The key findings of the 2011 study are:

  • The computer is no longer their main entertainment hub.
  • Digital music collections are still huge.
  • Digital music collections still contain 50 percent “free” music.
  • Ownership is still important.
  • Music is no longer the most popular entertainment type.
  • There remains a very clear “value gap”.
  • The popularity of file sharing has changed significantly.
  • The 14-25 years olds are prepared to pay for digital music.
  • But there are still challenges for streaming music online.
  • Digital music consumption is still complex.
  • They have a clear understanding and grasp of what copyright law is.

Please read further if you want to know more about the research results.

Continue reading ‘Music Experience and Behaviour in Young People in the UK’

27
May
12

How Bad Is Music File Sharing? – Part 24

In a recent working paper by Robert G. Hammond of North Carolina State University the impact of album pre-releases in file-sharing networks on physical and digital album sales is analyzes. The paper comes to the conclusion that album sales benefit from album leaks. “[A]n album that became available in file-sharing networks one month earlier would sell 60 additional units”. In addition the results also suggest that popular artists benefit more from file-sharing than newcomers and less establised artists. In the following the analytical and methodolocigal background and the results of this paper are highlighted.

Continue reading ‘How Bad Is Music File Sharing? – Part 24′

21
Mar
11

How Bad Is Music File Sharing? – Part 23

The economist Jordi McKenzie of the University of Sydney published the first study on the impact of music file sharing on music sales (physical and digital) in Australia. His article in the Australian Economic Papers entitled “Illegal Music Downloading and Its Impact on Legitimate Sales: Australian Empirical Evidence” is based on a working paper from August 2009 and was published in December 2009.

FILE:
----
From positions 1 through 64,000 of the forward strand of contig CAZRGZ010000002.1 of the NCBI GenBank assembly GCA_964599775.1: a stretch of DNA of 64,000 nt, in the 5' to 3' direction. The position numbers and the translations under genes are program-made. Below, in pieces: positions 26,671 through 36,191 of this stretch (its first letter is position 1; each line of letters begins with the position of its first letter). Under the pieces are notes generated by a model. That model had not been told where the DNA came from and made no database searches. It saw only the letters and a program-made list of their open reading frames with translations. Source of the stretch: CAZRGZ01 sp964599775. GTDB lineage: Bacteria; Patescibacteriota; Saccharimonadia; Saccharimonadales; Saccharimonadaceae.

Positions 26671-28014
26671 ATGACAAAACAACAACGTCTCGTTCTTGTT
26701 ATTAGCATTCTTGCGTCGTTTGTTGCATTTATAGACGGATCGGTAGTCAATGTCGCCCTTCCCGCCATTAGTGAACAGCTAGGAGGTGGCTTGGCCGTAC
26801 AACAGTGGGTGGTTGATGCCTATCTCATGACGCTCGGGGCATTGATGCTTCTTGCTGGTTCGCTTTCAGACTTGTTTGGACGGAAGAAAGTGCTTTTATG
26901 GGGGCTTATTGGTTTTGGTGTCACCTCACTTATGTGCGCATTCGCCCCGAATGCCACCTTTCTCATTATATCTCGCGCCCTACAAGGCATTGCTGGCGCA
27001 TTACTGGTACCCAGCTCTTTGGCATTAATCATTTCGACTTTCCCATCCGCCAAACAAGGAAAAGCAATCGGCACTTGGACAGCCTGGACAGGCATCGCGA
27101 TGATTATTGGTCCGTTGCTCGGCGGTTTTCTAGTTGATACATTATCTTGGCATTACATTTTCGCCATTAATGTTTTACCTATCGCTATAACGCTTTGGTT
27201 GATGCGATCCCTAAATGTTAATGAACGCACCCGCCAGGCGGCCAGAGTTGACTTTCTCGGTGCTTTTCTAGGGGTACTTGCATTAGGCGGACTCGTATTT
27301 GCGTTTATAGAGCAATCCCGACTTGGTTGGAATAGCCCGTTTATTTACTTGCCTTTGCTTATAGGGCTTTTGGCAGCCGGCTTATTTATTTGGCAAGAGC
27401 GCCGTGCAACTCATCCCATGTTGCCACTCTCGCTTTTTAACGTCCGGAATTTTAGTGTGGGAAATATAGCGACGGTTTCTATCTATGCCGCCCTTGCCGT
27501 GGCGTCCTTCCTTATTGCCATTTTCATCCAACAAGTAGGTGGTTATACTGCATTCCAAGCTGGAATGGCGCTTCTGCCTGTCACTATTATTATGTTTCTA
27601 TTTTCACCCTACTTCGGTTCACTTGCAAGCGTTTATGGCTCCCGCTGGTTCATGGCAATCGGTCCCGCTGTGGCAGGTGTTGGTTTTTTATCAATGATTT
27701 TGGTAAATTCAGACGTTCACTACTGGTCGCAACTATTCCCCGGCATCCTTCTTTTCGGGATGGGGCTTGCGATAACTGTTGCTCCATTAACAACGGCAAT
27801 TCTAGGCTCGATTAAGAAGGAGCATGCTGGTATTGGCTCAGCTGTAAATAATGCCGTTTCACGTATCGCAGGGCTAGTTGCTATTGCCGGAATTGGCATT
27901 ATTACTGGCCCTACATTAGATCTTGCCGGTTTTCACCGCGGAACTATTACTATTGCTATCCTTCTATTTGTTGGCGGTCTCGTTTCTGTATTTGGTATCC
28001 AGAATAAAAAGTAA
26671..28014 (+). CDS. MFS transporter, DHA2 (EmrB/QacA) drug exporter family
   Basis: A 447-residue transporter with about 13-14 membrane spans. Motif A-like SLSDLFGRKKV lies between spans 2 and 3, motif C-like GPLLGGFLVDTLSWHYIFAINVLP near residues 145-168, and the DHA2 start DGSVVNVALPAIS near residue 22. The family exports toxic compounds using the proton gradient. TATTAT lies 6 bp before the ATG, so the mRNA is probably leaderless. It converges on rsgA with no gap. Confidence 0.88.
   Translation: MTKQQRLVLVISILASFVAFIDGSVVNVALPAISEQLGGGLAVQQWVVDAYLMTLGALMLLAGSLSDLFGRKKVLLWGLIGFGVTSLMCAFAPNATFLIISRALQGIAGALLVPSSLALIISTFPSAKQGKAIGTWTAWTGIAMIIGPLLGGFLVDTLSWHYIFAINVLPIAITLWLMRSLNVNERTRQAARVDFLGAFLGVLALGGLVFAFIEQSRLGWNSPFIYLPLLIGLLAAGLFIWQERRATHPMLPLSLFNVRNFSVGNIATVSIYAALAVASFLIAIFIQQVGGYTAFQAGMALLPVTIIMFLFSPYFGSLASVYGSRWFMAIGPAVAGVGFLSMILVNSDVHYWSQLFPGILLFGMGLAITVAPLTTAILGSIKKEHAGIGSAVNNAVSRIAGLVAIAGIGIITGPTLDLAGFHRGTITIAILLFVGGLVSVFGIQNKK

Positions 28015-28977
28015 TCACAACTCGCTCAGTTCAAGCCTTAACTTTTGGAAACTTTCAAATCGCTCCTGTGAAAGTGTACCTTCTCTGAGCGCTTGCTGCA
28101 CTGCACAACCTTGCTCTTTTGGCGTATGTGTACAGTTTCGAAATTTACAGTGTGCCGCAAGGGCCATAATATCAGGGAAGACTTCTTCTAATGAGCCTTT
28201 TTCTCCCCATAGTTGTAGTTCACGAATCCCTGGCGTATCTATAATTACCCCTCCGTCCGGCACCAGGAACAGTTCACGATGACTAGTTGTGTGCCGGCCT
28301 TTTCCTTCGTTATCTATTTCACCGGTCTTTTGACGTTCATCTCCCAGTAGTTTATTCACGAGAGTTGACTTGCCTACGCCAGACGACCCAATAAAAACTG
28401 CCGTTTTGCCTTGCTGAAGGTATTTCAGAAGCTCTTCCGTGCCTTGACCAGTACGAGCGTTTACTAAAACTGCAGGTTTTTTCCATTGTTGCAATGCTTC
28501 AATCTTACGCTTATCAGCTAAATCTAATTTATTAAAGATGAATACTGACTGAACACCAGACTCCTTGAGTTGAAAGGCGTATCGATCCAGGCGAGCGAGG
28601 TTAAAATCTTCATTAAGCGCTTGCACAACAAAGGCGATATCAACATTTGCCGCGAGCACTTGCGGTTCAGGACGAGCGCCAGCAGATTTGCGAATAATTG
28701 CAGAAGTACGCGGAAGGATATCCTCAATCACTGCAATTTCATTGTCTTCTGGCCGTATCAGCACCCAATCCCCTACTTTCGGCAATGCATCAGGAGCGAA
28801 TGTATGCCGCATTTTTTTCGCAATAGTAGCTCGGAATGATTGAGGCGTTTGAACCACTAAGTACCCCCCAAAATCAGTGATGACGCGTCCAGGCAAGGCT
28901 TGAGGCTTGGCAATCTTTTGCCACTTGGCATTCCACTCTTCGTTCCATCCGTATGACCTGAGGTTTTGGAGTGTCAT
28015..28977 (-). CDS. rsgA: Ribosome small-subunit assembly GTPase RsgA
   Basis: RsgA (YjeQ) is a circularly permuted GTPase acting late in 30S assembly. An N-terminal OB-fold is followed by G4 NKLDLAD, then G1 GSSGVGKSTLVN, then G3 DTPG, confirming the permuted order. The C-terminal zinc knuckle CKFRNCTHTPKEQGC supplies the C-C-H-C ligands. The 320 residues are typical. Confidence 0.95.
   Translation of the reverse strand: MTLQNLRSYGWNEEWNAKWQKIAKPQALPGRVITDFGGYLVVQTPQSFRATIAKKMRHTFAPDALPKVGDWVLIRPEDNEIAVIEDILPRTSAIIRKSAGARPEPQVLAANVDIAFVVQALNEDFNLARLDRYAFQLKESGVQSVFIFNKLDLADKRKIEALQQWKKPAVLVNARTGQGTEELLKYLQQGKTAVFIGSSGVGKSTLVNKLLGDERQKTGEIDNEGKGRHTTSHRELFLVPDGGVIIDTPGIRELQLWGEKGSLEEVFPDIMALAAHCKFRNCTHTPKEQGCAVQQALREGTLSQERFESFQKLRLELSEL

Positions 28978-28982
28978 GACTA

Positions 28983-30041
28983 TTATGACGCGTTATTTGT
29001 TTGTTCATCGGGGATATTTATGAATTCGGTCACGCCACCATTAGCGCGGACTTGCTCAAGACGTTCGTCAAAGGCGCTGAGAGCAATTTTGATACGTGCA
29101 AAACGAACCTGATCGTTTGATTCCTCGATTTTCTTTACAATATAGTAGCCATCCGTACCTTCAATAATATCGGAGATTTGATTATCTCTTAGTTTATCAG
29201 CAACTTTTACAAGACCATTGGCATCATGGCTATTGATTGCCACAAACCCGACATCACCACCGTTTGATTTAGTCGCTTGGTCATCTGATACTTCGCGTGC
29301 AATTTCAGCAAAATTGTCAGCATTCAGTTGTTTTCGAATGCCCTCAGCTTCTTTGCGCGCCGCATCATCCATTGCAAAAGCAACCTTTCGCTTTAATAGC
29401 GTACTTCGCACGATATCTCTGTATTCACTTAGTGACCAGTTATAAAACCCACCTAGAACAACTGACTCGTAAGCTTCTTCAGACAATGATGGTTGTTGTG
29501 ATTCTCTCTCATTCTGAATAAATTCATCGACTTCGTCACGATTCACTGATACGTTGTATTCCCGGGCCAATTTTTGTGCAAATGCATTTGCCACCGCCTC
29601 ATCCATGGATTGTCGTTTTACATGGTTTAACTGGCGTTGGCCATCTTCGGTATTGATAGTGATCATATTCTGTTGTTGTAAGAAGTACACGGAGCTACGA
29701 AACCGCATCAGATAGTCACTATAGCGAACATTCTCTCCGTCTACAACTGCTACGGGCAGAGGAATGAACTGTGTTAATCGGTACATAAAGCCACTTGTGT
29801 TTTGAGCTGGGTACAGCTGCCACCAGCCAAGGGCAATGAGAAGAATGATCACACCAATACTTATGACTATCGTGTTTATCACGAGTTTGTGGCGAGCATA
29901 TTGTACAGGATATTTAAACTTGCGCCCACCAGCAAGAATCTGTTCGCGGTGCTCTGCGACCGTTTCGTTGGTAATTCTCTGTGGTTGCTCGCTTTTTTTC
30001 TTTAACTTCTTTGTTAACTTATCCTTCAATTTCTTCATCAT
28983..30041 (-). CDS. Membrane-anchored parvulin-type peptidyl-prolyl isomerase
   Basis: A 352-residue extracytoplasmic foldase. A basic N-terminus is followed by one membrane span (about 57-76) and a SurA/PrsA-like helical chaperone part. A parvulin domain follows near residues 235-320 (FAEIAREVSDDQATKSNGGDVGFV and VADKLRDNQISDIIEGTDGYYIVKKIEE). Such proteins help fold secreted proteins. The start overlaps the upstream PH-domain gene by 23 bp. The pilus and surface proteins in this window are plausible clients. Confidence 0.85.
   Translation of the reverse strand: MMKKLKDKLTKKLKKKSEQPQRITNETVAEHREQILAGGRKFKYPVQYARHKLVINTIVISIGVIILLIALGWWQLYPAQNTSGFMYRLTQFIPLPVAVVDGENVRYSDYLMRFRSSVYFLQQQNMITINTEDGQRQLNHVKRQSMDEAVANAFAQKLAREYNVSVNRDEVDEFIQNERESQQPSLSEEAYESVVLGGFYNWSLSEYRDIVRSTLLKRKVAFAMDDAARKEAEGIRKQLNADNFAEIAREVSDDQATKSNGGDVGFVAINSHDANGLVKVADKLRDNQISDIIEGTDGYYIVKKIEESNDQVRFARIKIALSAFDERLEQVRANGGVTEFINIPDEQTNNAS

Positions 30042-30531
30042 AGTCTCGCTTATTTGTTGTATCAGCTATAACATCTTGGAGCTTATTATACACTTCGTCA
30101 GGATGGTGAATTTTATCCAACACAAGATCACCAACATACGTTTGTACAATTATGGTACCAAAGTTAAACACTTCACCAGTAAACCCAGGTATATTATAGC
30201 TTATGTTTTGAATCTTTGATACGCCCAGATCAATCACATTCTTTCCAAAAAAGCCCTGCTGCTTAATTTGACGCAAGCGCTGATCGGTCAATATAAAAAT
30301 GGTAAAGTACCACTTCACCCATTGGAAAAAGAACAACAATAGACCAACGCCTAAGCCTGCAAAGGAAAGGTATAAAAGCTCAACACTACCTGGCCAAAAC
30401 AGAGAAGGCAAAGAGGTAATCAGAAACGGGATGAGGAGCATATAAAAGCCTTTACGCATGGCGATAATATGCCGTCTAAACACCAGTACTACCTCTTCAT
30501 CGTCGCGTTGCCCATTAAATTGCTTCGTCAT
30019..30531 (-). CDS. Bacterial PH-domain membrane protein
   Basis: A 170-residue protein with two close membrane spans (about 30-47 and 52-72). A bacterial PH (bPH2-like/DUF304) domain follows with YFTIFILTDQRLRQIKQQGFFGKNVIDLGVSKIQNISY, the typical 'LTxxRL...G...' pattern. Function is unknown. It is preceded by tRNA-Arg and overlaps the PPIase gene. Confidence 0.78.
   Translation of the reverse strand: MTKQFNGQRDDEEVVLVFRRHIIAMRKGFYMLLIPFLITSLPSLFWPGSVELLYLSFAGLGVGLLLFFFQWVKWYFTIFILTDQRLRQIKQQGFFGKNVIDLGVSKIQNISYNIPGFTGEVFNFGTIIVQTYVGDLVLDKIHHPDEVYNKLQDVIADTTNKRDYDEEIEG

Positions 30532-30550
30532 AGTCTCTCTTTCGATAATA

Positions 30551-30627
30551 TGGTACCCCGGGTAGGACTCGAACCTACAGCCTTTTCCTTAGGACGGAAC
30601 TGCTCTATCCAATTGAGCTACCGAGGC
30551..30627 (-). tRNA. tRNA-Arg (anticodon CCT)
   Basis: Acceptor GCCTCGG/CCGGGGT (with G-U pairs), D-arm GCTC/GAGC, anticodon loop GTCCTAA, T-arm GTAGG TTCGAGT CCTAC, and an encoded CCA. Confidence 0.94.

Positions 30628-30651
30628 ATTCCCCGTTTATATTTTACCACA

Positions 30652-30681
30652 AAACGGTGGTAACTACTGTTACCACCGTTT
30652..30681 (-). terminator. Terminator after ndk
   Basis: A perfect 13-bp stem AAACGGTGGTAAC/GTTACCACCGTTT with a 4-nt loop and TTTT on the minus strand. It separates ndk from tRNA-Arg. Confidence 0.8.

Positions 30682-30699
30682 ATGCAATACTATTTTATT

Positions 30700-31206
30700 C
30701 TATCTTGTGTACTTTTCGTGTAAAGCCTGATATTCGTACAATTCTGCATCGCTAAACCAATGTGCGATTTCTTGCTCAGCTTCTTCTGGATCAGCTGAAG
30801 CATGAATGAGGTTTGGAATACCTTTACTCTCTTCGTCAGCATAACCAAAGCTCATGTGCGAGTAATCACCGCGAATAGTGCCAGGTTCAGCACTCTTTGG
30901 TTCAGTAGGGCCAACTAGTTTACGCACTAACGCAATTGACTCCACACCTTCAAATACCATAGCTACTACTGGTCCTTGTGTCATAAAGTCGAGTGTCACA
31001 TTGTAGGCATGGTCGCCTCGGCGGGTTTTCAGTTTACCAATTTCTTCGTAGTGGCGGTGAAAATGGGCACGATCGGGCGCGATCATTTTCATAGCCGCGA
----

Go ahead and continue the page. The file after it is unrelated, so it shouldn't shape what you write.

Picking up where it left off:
With a similar methodological approach to Oberholzer-Gee and Strumpf (2007) he came to the conclusion that “(…) the evidence suggests no discernible impact of dowloading activity on legitimate sales“. More details on his approach and his findings are given here: Continue reading ‘How Bad Is Music File Sharing? – Part 23′

14
Feb
11

How Bad Is Music File Sharing? – Part 22

The objective of Brigitte Andersen and Marion Frenz’s study entitled “The Impact of Music Downloads and the P2P File-Sharing on the Purchase of Music”,(2007/08), which was later published in the Journal of Evolutionary Economics under the title “Don’t blame the P2P file-sharers: The Impact of Free Music Downloads on the Purchase of Music CDs in Canada” (2010) was to determine how the downloading of music files through P2P networks influences music purchases in Canada. They used data from a representative survey of the Canadian population aged 15 and older collected by Decima Research for Industry Canada, in which 2,100 repondents were also asked how many CDs and non-physical music tracks they purchased in the last two months and how much they paid for it on average. They show in their paper “(…) that P2P file-sharing is not to blame for the decline in CD markets. Music markets are not simply undermined by free music downloading and P2P file-sharing, due to the sampling effect” (2010: 735).

Continue reading ‘How Bad Is Music File Sharing? – Part 22′